Congenital aural cholesteatoma: Results of surgery in 60 cases

K. J. Doyle, W. M. Luxford

Research output: Contribution to journalArticlepeer-review

20 Scopus citations


From 1978 to 1993, 59 patients (60 ears) with congenital middle ear cholesteatoma were treated at the House Ear Clinic. The median patient age at presentation was 5 years, and the period of postoperative follow-up was 4.8 years. An intact canal wall was maintained in 58 of 60 cases and a closed middle ear space in all cases. In 12 operations, lateral graft tympanoplasty eradicated the cholesteatoma in one stage; 32 patients required a second-stage surgery to rule out recurrence, and the remaining 16 cases required three or more operations to eradicate disease and reconstruct the hearing mechanism. Thirty-five (63%) of 56 patients had a postoperative air-conduction threshold pure-tone average (PTA) within 10 dB of the best bone-conduction PTA; 91% were within 20 dB. Average speech reception threshold improved from 32 dB hearing level (HL) preoperatively to 20 dB HL postoperatively.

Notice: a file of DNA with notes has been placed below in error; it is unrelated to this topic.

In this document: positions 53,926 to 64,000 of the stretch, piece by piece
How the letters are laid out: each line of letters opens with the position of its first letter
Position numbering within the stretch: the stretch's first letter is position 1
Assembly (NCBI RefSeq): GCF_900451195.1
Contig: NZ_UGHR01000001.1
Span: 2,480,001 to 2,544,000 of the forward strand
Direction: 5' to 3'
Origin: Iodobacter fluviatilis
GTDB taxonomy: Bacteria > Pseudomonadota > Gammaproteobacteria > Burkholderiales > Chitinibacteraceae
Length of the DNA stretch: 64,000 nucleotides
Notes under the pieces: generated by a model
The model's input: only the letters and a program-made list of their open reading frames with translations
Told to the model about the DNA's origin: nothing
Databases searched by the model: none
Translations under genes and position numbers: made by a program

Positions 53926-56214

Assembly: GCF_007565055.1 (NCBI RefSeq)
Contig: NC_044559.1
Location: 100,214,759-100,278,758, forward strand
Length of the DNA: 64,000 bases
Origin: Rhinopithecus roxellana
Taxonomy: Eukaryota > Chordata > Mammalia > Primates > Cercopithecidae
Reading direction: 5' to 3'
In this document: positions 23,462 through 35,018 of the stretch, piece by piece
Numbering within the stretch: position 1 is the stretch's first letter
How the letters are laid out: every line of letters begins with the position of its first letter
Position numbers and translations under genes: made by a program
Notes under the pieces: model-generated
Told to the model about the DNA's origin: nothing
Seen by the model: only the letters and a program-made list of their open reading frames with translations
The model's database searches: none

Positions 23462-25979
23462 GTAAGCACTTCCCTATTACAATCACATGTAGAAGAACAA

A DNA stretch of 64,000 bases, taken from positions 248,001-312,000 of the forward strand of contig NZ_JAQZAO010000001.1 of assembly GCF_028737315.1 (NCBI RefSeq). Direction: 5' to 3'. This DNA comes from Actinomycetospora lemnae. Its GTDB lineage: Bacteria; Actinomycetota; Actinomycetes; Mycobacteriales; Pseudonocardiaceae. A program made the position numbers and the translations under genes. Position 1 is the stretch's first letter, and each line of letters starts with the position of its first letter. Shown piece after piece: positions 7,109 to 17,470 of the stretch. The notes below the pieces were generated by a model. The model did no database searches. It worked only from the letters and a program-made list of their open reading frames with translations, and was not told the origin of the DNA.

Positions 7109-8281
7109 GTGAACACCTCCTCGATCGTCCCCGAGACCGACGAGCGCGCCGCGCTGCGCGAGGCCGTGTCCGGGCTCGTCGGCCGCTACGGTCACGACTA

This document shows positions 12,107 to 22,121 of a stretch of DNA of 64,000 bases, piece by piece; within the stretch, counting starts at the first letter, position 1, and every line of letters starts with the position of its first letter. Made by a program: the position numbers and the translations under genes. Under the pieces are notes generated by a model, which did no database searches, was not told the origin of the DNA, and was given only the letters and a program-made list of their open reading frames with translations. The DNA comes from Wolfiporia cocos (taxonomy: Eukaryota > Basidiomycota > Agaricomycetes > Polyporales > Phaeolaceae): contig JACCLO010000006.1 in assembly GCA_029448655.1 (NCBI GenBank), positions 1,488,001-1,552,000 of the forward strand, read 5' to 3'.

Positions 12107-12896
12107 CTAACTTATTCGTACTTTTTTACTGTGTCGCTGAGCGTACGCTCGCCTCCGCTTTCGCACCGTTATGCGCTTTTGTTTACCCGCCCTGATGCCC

Original languageEnglish (US)
Pages (from-to)263-267
Number of pages5
Issue number3 I
StatePublished - 1995
Externally publishedYes

ASJC Scopus subject areas

  • Otorhinolaryngology


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